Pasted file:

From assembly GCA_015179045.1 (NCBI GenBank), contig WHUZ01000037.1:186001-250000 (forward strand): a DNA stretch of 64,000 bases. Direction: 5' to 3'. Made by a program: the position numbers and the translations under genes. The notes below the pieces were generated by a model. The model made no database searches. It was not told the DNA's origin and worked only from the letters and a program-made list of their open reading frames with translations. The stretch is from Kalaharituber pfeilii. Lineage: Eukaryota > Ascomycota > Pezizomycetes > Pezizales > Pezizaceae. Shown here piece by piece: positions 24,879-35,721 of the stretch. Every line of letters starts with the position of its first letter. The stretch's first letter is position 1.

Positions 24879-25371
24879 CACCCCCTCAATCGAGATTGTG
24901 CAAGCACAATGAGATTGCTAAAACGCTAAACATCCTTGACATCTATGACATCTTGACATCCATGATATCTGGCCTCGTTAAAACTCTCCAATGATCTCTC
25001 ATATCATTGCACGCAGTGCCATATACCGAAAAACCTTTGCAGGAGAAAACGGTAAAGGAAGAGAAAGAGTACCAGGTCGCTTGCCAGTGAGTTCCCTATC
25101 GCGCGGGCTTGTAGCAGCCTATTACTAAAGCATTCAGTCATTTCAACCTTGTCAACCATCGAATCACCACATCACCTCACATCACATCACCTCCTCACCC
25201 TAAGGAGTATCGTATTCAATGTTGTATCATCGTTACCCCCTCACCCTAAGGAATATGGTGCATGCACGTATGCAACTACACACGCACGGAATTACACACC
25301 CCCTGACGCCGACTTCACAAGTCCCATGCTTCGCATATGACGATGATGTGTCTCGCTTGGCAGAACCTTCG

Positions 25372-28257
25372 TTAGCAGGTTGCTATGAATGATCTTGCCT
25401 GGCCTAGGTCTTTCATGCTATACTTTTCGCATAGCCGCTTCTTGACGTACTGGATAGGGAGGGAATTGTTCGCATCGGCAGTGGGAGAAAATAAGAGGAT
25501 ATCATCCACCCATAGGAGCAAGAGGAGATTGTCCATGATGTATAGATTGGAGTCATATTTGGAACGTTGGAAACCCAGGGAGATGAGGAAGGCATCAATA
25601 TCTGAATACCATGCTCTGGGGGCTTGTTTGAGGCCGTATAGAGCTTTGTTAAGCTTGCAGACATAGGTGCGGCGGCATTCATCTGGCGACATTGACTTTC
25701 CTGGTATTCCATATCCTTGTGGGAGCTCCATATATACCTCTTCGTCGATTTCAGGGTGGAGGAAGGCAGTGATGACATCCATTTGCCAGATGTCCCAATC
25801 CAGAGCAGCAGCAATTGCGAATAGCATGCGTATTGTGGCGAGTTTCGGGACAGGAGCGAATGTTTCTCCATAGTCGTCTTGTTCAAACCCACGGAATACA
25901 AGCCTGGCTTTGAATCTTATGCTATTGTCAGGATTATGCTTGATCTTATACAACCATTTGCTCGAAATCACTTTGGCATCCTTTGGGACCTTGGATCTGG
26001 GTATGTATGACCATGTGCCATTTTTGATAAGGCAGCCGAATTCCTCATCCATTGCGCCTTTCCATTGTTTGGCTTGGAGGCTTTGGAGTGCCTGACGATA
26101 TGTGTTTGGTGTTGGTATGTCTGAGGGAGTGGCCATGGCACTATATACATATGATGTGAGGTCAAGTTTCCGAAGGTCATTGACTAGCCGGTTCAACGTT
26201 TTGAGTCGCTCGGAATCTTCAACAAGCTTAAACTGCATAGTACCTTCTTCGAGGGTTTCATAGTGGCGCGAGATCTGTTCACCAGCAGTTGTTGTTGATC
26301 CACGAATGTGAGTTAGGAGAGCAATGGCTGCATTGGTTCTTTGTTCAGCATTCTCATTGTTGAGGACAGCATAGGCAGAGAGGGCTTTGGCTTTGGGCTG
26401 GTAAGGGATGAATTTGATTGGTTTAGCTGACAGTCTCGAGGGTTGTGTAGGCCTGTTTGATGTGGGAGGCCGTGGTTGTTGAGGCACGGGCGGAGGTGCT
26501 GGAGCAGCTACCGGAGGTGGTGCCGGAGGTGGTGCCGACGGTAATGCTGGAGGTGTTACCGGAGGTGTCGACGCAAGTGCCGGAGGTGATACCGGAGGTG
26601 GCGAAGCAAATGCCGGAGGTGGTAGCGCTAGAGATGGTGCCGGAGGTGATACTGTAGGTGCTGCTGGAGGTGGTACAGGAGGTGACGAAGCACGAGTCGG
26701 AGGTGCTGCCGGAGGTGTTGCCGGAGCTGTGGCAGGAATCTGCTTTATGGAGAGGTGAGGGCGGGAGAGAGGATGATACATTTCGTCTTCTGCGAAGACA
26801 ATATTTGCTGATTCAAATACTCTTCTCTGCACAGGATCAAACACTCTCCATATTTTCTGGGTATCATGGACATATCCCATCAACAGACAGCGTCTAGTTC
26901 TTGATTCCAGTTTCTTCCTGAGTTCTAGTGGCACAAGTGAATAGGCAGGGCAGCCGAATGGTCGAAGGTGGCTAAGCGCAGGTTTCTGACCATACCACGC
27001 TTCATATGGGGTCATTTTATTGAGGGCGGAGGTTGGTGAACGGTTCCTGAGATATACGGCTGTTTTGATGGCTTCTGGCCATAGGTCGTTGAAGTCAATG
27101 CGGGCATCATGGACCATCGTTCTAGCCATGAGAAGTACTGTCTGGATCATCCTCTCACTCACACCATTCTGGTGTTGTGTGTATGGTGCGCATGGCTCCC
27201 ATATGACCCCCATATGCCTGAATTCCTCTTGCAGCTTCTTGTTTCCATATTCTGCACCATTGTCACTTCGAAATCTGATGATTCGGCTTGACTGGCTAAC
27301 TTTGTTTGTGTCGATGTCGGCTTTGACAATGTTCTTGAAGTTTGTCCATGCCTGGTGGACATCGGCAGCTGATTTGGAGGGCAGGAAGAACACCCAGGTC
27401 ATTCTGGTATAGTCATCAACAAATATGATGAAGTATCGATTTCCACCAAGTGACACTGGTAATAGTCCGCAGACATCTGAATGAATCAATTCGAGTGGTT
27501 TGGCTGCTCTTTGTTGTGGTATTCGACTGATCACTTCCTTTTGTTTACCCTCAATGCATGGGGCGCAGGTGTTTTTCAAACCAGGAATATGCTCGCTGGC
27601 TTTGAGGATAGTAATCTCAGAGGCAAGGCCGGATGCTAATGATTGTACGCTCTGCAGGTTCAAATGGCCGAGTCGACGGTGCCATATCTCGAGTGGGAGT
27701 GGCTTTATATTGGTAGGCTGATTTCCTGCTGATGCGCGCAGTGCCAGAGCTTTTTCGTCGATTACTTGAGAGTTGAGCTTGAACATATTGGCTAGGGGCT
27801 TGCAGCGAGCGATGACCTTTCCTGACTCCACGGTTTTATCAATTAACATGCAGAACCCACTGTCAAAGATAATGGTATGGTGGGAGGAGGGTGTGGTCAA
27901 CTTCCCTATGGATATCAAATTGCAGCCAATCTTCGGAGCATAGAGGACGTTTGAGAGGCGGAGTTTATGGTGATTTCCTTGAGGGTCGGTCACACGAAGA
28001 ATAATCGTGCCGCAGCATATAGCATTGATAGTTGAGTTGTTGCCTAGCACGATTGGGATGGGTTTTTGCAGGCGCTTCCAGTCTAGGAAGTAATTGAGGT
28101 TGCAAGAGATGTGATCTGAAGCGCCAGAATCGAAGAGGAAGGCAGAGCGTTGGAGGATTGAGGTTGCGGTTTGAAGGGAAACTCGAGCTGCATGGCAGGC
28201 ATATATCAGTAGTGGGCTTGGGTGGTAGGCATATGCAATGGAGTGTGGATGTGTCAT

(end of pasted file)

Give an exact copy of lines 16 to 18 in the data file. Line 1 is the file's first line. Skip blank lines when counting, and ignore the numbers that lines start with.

25901 AGCCTGGCTTTGAATCTTATGCTATTGTCAGGATTATGCTTGATCTTATACAACCATTTGCTCGAAATCACTTTGGCATCCTTTGGGACCTTGGATCTGG
26001 GTATGTATGACCATGTGCCATTTTTGATAAGGCAGCCGAATTCCTCATCCATTGCGCCTTTCCATTGTTTGGCTTGGAGGCTTTGGAGTGCCTGACGATA
26101 TGTGTTTGGTGTTGGTATGTCTGAGGGAGTGGCCATGGCACTATATACATATGATGTGAGGTCAAGTTTCCGAAGGTCATTGACTAGCCGGTTCAACGTT